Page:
South Korean President Moon Jae-in’s office on Monday strongly criticized former White House National Security Adviser (NSA) John Bolton for his “distorted” account of what happened in a brisk summit diplomacy last year involving the leaders of the US and the two Koreas.
In his book, “The Room Where It Happened: A White House Memoir”, set to be published Tuesday, Bolton wrote that US President Donald Trump did not want Moon to join him during his third meeting with North Korean leader Kim Jong-un at Panmunjom in June 2019, but at the South Korean President’s insistence, he eventually agreed, reports Yonhap news agency.
Moon suggested Trump and Kim meet again at Panmunjom, inside the Demilitarized Zone dividing the Koreas, or on a US naval vessel, because he wanted “something dramatic to generate momentum for what he thought could be the summit of the century”, according to Bolton.
“Trump wanted Moon nowhere around, but Moon was determined to be present, making it a trilateral meeting if he could,” he wrote in the book
“I entertained the faint hope that this dispute with Moon could tank the whole thing, because it was certain Kim didn’t want Moon around.”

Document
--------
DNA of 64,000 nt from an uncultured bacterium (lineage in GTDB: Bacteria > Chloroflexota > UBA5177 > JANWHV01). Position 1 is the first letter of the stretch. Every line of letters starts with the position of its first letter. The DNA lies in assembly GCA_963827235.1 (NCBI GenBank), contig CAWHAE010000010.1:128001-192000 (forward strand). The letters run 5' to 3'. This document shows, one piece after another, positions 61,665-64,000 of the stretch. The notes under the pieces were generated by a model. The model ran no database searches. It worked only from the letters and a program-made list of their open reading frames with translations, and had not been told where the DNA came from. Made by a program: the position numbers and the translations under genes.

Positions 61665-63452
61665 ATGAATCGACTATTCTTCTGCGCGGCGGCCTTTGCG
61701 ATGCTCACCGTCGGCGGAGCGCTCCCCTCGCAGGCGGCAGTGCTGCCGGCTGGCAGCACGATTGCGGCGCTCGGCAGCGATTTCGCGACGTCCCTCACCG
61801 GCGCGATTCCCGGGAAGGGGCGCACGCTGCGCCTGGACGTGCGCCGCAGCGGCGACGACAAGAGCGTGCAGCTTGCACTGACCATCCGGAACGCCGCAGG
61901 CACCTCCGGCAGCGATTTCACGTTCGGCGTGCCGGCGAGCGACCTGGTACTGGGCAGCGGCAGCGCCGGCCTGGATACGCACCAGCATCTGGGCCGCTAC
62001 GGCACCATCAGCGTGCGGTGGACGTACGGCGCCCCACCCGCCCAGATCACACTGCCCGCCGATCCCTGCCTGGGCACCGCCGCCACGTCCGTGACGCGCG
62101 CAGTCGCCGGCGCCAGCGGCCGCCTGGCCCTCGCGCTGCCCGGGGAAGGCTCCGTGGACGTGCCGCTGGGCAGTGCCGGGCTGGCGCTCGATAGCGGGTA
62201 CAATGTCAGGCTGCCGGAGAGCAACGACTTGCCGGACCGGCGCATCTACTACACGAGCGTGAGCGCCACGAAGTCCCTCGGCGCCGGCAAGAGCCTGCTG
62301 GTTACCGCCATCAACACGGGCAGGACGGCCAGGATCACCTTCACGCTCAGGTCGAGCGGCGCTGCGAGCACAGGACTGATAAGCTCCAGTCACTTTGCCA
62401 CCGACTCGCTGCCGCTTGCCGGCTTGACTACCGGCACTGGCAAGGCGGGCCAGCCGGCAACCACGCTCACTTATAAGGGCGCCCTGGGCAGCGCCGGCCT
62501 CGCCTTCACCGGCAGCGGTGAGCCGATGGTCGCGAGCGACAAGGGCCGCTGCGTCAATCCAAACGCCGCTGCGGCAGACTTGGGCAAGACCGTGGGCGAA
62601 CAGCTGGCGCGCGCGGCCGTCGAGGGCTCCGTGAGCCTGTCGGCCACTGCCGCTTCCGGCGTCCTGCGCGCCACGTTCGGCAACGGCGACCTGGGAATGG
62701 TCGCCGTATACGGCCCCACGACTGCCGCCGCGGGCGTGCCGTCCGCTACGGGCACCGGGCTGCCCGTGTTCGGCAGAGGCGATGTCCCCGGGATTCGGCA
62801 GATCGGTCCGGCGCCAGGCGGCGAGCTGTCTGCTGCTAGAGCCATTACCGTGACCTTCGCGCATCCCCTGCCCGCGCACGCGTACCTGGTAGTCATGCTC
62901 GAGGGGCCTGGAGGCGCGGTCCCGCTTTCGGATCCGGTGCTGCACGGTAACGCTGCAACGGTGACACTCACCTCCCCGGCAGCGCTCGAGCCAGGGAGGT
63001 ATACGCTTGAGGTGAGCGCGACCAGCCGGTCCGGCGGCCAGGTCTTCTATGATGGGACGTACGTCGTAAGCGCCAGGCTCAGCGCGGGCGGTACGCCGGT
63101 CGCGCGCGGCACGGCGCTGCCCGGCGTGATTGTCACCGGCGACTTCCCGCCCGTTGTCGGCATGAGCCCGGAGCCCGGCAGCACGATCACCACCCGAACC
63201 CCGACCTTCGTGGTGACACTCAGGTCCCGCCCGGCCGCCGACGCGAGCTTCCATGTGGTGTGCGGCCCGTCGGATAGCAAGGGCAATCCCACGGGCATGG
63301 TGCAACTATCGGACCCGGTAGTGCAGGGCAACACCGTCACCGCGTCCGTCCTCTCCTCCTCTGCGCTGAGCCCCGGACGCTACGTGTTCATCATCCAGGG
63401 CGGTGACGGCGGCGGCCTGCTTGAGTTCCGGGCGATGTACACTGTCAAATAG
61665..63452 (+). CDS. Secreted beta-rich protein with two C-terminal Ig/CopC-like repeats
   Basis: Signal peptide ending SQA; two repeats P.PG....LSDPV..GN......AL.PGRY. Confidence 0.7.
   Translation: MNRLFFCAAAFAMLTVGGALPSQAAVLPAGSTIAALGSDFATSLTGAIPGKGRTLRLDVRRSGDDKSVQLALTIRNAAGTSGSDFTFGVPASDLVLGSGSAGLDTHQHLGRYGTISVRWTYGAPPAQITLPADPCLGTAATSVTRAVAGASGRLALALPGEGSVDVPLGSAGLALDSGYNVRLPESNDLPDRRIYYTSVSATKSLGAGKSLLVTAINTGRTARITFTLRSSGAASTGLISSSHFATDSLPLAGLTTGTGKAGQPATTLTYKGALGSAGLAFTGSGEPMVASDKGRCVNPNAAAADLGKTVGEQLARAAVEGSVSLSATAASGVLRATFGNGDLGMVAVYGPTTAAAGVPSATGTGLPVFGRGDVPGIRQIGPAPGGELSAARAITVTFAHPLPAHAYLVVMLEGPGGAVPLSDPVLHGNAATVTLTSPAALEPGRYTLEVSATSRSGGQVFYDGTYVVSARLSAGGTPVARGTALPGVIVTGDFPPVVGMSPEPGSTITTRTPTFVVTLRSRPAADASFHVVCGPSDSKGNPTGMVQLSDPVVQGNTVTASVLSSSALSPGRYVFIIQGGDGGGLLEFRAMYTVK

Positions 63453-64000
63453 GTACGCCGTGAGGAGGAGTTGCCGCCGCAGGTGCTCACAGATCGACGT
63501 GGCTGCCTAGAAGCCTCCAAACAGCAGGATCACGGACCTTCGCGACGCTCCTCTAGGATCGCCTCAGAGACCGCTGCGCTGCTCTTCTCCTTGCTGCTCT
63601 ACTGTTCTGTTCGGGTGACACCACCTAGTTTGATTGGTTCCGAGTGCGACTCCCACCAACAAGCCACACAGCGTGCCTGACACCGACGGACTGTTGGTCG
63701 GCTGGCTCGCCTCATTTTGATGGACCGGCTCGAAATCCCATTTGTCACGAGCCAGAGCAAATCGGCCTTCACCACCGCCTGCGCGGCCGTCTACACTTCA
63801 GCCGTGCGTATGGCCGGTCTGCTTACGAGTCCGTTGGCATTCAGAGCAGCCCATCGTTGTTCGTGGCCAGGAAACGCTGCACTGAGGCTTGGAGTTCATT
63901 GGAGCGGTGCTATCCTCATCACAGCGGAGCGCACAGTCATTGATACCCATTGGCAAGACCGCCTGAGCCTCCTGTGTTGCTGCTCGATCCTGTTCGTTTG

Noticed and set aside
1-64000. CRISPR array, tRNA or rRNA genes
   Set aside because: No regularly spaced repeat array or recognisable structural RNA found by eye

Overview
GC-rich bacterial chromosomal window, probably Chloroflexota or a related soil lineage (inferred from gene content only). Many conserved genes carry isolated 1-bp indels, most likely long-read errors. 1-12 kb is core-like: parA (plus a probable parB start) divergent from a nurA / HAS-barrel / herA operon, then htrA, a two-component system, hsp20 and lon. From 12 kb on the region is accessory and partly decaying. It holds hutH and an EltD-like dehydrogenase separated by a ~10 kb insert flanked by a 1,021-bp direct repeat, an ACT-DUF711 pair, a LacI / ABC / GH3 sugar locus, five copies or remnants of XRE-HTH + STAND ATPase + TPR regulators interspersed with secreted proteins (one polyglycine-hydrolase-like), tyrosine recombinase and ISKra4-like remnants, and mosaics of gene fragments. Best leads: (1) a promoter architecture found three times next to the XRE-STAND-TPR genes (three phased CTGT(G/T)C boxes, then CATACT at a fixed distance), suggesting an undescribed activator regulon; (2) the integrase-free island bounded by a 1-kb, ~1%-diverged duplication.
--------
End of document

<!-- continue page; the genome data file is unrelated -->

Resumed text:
Reacting to Bolton’s claims, Chung Eui-yong, director of national security at Cheong Wa Dae, said in a statement on Monday that “a considerable portion of it is distorted”.
He played it down as based on what Bolton had seen from his “own viewpoint,” not “accurate facts”, accusing him of unilaterally disclosing details of diplomatic consultations based on trust among relevant governments.
Chung said it represents a violation of the basic principle of diplomacy, which could harm the sincerity of future negotiations “very seriously”.
He added such an “inappropriate” act could also undermine the allies’ efforts to advance joint strategies and bolster security interests.
Cheong Wa Dae said it delivered Chung’s position to the US National Security Council on Sunday, Yonhap News Agency reported.
In a separate statement, Yoon Do-han, Cheong Wa Dae’s senior secretary for public communication, said it’s not proper to offer such a “distorted” account, based on “bias and prejudice”, in connection with “candid and constructive” consultations between the leaders of the allies on the Korean Peninsula peace and an improvement in inter-Korean relations.